bandwagonAs my colleague Francis wrote recently, content marketing is nothing new. It’s the way in which that content can be presented, distributed and promoted that has changed dramatically since the days when we had to use these dusty things called books to do research.
I define content marketing as a process to engage, inform, educate and otherwise woo a target audience with some kind of narrative. This narrative can be anything from a post on your corporate blog to a paid advertising spot that features a client case study (often referred to as an advertorial), or a thought leadership piece that has earned, rather than bought, its way into an influential industry publication.
Regardless of whether your content is to be self-published, placed as a result of an advertising buy or pitched to an editor on the merits of the value it will provide to his or her readers, you must be ready to commit a certain amount of time and money to its creation.
It all comes down to dollars, cents and who has the time to get the words right. Not only that, is there anyone in your organization capable of getting the words right?
Media outlets of all sorts have jumped on the content-marketing bandwagon. In many cases, they see it as a new revenue vehicle to drive new ad buys among a clientele grown stale with the classic banner and display formats for online and print advertising. In my biased opinion, a well-written narrative that focuses on how your product or service cures the pains of your target audience is a much more effective use of your advertising dollars.
But there are also pitfalls here to be concerned about. If you have placed content with a discerning editor, you can rest assured that the content will be edited prior to publication.
With paid-advertising spots, it’s much more of a crapshoot. In some instances, the publication may provide the services of a professional writer as part of the cost of the advertising buy, to help you get the words right. But in other instances, the content creation is your problem and yours alone — all the ad rep cares about is getting your stuff from you by deadline. Few ad reps will take the time, or have the skill, to give a client’s copy a good edit and their colleagues in the editorial department would rather give a tooth than be bothered. I’ve seen my share of advertorial content banged out by some senior executive or other harried individual, apparently published without so much as cursory proofread by a second pair of eyes.
So here is my checklist for ensuring you don’t find yourself in over your head:
Spelling and grammar matters. Don’t stab yourself in the foot by spending hundreds, if not thousands, of dollars for a space, only to fill it with unedited content. All you’ve done is pay for the privilege of presenting your business as amateurish and unprofessional, which isn’t likely to make the phone ring.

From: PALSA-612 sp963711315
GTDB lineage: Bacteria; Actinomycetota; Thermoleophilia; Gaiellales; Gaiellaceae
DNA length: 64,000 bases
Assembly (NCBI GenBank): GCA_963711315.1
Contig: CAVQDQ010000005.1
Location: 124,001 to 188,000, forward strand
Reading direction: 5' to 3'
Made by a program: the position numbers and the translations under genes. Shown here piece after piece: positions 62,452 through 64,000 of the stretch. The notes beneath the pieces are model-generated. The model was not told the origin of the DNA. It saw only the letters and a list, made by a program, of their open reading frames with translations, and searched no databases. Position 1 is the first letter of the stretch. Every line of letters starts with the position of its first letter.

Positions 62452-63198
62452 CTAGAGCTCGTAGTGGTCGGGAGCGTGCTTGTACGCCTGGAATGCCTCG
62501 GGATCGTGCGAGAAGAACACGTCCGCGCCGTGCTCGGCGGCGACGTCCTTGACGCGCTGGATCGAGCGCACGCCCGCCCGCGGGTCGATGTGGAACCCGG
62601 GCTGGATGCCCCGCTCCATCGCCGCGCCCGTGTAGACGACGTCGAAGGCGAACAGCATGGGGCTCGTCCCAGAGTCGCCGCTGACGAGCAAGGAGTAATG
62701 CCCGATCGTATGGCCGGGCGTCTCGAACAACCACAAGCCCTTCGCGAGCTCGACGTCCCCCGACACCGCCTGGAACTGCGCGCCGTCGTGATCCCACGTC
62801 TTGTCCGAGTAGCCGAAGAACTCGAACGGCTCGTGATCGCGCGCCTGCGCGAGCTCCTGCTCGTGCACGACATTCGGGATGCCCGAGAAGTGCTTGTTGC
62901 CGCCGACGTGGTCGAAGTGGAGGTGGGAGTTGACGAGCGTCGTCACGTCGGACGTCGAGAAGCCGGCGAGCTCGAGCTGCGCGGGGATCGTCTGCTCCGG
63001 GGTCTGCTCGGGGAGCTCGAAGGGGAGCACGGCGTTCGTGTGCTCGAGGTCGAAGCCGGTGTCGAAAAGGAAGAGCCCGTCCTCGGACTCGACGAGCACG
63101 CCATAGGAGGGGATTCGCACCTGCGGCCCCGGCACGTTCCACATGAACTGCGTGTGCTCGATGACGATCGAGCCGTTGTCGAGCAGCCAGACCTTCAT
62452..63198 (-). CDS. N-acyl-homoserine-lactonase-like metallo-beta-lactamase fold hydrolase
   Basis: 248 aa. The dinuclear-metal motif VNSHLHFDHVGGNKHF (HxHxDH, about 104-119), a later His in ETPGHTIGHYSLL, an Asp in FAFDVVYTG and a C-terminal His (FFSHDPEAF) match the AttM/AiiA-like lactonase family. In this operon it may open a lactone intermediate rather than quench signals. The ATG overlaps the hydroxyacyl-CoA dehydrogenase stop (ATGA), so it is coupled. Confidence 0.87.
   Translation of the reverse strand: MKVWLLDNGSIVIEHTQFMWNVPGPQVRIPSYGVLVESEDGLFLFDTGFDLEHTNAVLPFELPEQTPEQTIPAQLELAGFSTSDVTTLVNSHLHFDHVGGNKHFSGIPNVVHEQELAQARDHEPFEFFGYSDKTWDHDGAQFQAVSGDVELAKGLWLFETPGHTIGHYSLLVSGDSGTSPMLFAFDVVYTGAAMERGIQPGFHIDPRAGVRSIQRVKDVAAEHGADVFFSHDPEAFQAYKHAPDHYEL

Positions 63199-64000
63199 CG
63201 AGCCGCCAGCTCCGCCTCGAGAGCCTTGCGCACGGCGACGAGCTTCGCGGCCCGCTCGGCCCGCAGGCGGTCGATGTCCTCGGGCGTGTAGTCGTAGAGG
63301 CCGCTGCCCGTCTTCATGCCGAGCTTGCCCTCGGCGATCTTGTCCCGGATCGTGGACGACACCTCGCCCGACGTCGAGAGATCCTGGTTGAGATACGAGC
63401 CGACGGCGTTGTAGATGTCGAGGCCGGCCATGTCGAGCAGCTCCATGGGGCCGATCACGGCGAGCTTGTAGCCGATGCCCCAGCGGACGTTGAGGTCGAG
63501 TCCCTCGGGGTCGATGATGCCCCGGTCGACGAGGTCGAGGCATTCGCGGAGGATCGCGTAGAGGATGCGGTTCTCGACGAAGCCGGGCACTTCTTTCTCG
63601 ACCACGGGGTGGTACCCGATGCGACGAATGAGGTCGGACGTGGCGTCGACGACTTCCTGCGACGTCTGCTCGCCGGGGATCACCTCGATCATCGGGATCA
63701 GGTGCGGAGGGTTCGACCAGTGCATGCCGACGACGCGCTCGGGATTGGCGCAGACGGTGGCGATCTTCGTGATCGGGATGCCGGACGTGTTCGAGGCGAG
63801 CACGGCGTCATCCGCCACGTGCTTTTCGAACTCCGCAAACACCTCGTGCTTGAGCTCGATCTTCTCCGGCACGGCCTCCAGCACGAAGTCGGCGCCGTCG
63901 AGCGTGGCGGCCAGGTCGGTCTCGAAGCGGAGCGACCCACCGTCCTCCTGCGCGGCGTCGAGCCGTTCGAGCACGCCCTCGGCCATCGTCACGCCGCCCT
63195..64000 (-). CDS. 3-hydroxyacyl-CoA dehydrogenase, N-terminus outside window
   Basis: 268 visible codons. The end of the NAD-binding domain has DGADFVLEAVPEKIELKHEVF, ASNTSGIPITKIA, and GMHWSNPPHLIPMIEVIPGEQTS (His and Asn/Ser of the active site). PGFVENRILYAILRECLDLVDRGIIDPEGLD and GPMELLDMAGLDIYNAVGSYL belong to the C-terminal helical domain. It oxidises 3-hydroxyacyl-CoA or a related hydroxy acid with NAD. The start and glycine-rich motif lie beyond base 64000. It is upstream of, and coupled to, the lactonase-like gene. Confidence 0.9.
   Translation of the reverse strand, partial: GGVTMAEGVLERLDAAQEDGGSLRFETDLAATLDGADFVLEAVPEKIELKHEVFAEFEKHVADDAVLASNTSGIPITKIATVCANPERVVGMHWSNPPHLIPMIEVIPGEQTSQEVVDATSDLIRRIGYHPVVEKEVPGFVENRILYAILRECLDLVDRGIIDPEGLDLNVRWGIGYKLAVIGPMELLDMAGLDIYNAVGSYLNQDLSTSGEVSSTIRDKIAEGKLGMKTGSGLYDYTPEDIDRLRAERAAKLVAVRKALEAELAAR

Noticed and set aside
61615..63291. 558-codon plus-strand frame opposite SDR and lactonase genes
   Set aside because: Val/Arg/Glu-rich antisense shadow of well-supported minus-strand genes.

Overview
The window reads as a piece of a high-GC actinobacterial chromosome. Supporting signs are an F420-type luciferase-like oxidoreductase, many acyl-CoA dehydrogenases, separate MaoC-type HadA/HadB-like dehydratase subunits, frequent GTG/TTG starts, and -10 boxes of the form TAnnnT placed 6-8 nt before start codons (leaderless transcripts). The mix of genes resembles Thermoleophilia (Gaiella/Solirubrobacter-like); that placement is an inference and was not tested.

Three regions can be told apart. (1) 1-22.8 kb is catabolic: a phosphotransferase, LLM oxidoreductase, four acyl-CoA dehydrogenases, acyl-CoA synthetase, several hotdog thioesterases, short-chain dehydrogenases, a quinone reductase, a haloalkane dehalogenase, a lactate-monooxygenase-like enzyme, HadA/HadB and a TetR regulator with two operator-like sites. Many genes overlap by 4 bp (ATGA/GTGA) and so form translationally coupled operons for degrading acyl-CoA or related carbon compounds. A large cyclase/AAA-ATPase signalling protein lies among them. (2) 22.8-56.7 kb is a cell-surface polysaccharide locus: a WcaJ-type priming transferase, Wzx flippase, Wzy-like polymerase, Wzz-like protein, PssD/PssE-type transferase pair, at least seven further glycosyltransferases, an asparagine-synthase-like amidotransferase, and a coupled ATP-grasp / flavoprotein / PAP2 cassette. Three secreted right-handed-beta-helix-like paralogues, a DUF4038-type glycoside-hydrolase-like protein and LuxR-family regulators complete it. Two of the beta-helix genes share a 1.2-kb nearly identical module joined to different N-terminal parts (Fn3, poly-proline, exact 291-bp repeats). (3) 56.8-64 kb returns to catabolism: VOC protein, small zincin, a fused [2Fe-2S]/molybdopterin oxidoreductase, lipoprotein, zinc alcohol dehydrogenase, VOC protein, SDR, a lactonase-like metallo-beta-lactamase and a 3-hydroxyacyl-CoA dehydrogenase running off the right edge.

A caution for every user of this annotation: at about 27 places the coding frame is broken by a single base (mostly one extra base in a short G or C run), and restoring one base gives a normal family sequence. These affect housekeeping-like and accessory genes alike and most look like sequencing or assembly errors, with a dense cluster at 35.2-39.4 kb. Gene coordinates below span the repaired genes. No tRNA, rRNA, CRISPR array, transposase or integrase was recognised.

Don’t commit to more than you can handle. We aim to publish new content on this blog every day of the week, which requires keeping the pipeline full with fresh material from our outside contributors. It’s sometimes a struggle. (It’s why this is my second post of the week — one of our guest writers did not come through for us.) I’ve seen advertisers run out of steam half way through a campaign and start repeating content they’ve already run two, three and even four times because nobody had the time to write anything fresh.
Don’t keep reinventing the wheel. On the other hand, if it’s good-quality content that you’ve paid to place, there can be merit in running it again a couple of months later. That can keep your advertising costs down. But there’s a difference between that having been part of a plan from the outset versus a last-minute decision because you realize you can’t deliver on your commitment.
Be consistent and regular. It’s not only a matter of deciding what frequency of publication is manageable for you. You’re also creating an expectation among your audience. This applies whether it is an earned or paid opportunity. I work with one fellow who writes a column every two weeks for a commercial real estate publication. It’s his expertise, not his advertising budget, that earned him this opportunity. But now the editor has put him in a rotation with other contributors and is even rebuilding her website to give his material more play. She has come to rely on getting that new column every two weeks without interruption.
Leave it to the experts. If you have someone on your team with great writing chops, you’re in a good position. Do not overlook or undervalue this skill. And always, always abide by the First Commandment of Great Writing – everyone needs an editor. No piece of copy should be seen by the public without having been reviewed by at least one other person who, even if not a great writer, is a good reader with a sharp eye for detail to spot errors, poor constructs and weak narrative flow.
If you don’t have these people on your team, you will need to hire outside expertise, which is an exercise fraught with perils and pitfalls, but that’s next week’s post.
Francis Moran and Associates is an associated team of seasoned practitioners of a number of different marketing disciplines, all of whom share a passion for technology and a proven record of driving revenue growth in markets across the globe. We work with B2B technology companies of all sizes and at every life stage and can engage as individuals or as a full team to provide quick counsel, a complete marketing strategy or the ongoing hands-on input of a virtual chief marketing officer.
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